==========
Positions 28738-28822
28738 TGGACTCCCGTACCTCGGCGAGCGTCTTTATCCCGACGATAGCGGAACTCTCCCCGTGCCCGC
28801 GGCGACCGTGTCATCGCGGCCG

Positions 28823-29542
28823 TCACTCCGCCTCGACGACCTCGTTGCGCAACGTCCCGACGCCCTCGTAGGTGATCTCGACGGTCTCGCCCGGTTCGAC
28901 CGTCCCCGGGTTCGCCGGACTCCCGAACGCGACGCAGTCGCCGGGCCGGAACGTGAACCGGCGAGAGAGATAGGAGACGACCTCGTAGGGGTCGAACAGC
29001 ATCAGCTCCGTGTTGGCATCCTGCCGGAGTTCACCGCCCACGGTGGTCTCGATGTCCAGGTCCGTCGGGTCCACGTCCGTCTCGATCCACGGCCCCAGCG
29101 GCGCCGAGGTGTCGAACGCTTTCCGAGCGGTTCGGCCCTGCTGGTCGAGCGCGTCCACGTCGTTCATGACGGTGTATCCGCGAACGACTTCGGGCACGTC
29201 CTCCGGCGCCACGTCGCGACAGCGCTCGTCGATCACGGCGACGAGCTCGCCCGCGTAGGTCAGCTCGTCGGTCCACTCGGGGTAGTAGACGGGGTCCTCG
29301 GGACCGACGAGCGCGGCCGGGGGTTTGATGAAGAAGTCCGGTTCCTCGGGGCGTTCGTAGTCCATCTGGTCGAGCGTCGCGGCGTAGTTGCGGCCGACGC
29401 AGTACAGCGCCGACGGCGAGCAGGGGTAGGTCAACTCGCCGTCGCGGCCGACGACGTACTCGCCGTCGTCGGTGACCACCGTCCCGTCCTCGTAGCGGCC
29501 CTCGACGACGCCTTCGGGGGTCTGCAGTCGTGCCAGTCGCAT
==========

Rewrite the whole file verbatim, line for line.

Positions 28738-28822
28738 TGGACTCCCGTACCTCGGCGAGCGTCTTTATCCCGACGATAGCGGAACTCTCCCCGTGCCCGC
28801 GGCGACCGTGTCATCGCGGCCG

Positions 28823-29542
28823 TCACTCCGCCTCGACGACCTCGTTGCGCAACGTCCCGACGCCCTCGTAGGTGATCTCGACGGTCTCGCCCGGTTCGAC
28901 CGTCCCCGGGTTCGCCGGACTCCCGAACGCGACGCAGTCGCCGGGCCGGAACGTGAACCGGCGAGAGAGATAGGAGACGACCTCGTAGGGGTCGAACAGC
29001 ATCAGCTCCGTGTTGGCATCCTGCCGGAGTTCACCGCCCACGGTGGTCTCGATGTCCAGGTCCGTCGGGTCCACGTCCGTCTCGATCCACGGCCCCAGCG
29101 GCGCCGAGGTGTCGAACGCTTTCCGAGCGGTTCGGCCCTGCTGGTCGAGCGCGTCCACGTCGTTCATGACGGTGTATCCGCGAACGACTTCGGGCACGTC
29201 CTCCGGCGCCACGTCGCGACAGCGCTCGTCGATCACGGCGACGAGCTCGCCCGCGTAGGTCAGCTCGTCGGTCCACTCGGGGTAGTAGACGGGGTCCTCG
29301 GGACCGACGAGCGCGGCCGGGGGTTTGATGAAGAAGTCCGGTTCCTCGGGGCGTTCGTAGTCCATCTGGTCGAGCGTCGCGGCGTAGTTGCGGCCGACGC
29401 AGTACAGCGCCGACGGCGAGCAGGGGTAGGTCAACTCGCCGTCGCGGCCGACGACGTACTCGCCGTCGTCGGTGACCACCGTCCCGTCCTCGTAGCGGCC
29501 CTCGACGACGCCTTCGGGGGTCTGCAGTCGTGCCAGTCGCAT